One of Nigerian President Muhammadu Buhari’s key promises in his bid for re-election in 2019 is to create more jobs in agriculture.
A top official in Buhari’s campaign recently claimed on TV that this policy was bearing rich fruit, making agriculture “one of Nigeria’s best-ever earners” of foreign exchange.
Media director Festus Keyamo was debating Segun Sowunmi, a spokesperson for Atiku Abubakar, Buhari’s perceived chief rival and Nigeria’s vice president from 1999 to 2007.
“In the first quarter of 2018, we earned N577-billion (US$1.89-billion) – the first ever in history – from agricultural produce,” Keyamo said on Channels TV in October 2018.
Does Keyamo’s claim about agricultural exports agree with the official data?
Breaking down the money earned from exports
Africa Check has repeatedly tried to contact Keyamo to ask him to clarify his statement and share his data, but he’s yet to respond. We will update this report should he do so.
Nigeria’s official trade data is released every three months by the National Bureau of Statistics.
The bureau’s foreign trade statistics for the first quarter of 2018 showed Nigeria earned N4.69-trillion ($15.3-billion) from all exports from January to March. (Note: The Central Bank of Nigeria’s official exchange rate is N306 to the US dollar.)
This was made up of:
- Crude oil exports: N3.6 trillion or three quarters of the total (76.3%)
- Other oil products such as liquefied natural gas and bitumen: N535.8-billion (11.4%)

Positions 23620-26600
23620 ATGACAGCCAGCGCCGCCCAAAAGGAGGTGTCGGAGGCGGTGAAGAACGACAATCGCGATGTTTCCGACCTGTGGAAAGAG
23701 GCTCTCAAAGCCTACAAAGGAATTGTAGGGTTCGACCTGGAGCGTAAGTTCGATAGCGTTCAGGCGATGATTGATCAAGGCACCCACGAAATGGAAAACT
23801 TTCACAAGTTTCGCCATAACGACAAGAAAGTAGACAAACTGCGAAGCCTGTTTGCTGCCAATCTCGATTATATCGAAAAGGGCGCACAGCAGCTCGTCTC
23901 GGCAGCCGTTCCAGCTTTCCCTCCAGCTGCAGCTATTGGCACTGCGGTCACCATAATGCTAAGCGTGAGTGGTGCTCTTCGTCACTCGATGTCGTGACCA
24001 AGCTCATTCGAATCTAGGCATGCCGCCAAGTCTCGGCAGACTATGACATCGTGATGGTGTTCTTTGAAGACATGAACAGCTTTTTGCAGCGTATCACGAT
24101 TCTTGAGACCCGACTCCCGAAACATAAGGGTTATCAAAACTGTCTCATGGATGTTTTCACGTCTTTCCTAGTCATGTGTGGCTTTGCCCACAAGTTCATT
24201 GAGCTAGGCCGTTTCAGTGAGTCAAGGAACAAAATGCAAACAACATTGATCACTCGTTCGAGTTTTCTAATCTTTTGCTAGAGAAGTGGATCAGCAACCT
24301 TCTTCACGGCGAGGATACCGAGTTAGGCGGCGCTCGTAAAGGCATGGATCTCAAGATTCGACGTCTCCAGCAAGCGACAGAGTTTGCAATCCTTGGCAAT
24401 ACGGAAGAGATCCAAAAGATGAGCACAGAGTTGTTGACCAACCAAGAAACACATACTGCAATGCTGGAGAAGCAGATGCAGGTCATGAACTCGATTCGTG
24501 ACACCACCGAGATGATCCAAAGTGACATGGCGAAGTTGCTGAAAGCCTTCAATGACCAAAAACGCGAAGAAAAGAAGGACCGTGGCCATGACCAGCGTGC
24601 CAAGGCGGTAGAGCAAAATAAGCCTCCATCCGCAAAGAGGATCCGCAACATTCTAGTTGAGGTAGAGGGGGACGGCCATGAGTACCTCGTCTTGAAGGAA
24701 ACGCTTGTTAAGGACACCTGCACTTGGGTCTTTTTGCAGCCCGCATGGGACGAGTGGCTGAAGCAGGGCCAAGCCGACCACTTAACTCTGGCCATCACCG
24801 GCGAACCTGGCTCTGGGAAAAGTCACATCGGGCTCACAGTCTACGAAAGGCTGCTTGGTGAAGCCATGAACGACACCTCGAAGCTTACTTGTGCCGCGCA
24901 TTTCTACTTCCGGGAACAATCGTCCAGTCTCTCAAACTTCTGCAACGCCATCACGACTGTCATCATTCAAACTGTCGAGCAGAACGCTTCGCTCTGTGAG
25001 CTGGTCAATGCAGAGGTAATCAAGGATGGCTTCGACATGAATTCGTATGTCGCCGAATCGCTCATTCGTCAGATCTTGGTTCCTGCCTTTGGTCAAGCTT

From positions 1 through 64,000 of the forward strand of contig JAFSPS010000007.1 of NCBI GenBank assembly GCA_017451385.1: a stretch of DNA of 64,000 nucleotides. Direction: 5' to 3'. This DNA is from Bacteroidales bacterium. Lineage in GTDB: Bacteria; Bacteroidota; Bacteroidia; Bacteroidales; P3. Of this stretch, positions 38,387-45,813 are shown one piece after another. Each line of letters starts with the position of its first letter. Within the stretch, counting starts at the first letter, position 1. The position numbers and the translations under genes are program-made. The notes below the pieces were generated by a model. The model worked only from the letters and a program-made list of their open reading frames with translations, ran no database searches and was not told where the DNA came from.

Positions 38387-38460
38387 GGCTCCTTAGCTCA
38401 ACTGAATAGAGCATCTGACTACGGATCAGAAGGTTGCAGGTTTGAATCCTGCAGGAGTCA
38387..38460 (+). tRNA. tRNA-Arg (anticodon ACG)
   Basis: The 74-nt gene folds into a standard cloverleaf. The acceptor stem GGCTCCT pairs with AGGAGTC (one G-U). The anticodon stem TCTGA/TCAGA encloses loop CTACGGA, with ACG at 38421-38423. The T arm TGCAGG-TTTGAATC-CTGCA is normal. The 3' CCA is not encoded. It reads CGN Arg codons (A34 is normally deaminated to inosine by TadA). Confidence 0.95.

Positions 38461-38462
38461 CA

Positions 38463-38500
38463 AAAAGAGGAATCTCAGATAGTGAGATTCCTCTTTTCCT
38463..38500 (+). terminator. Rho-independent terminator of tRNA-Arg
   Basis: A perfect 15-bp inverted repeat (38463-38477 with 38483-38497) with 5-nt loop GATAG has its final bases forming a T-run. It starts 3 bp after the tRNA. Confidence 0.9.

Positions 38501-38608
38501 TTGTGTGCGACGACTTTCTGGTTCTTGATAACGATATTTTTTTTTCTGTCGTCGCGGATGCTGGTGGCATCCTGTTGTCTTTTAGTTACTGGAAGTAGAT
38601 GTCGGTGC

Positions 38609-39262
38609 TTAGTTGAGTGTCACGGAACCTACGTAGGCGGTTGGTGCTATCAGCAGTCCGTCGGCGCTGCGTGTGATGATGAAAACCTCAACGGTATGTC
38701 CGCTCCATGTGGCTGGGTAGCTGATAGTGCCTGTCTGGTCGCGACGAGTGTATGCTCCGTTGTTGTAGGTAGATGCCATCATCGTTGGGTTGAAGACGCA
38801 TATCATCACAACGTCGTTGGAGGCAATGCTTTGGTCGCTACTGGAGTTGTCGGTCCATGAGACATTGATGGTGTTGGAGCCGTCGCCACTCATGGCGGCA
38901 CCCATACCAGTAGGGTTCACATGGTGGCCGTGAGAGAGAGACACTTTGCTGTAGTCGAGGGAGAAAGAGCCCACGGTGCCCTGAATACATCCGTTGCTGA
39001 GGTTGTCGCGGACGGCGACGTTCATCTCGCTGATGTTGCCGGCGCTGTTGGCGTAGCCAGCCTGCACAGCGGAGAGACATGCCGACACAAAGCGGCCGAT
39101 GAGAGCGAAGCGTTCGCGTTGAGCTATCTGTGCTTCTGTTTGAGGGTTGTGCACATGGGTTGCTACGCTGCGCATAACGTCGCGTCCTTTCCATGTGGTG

- Manufactured goods: N434.37-billion (9.3%)
- Other goods (agricultural goods, solid minerals, raw materials, energy goods): N143.3-billion (3.1%)
- Keyamo’s figure correct only for all non-oil exports
Nigeria earned N73.24-billion ($239.3-million) from agricultural exports in the first quarter of 2018.
Keyamo would only be correct if he were referring to all non-oil exports in this period, which totalled N577.6-billion (US$1.89-billion) – his exact claim.
Non-oil exports include manufactured goods, as well as agricultural products, solid minerals, raw materials and energy goods like hardwood, charcoal and coniferous wood.
Unemployment would have fallen
Nigeria’s current growth in agriculture was not as strong as it was before the country’s oil boom, according to Dr Victor Oriavwote, a lecturer in the department of social sciences, economics and development studies at the Federal University Otuoke.
“If we are producing and exporting more today, why is agriculture not contributing more to our GDP and foreign exchange earnings? I don’t agree that Nigeria’s agric production and export has improved significantly,” he told Africa Check.
“If that was the case, unemployment figures would have reduced.” Unemployment was at 18.8% in the third quarter of 2017, from 8.2% in the third quarter of 2017.
About 37.4-million of Nigeria’s labour force of 85-million are employed in the agriculture sector.
He said that while Nigeria had good farmland, the right climate and enough labour, official policies had not strengthened the “the real farmer in rural areas”.
Conclusion: Nigeria earned N73bn, not N577bn, from agricultural goods in Q1 2018
Boosting agriculture to create jobs is a key policy for Nigerian President Muhammadu Buhari in the run-up to the 2019 elections. Festus Keyamo, the media director of his re-election campaign, claimed that the country earned N577-billion from agricultural exports from January to March 2018.
But agricultural products only brought in N73.24-billion in this period, official data shows. Keyamo’s figure is the same as the N577.6-billion earned by all non-oil exports in the first quarter.
We therefore rate his claim as incorrect.
Researched by Allwell Okpi, Africa Check, a non-partisan fact-checking organisation. View the original piece on their website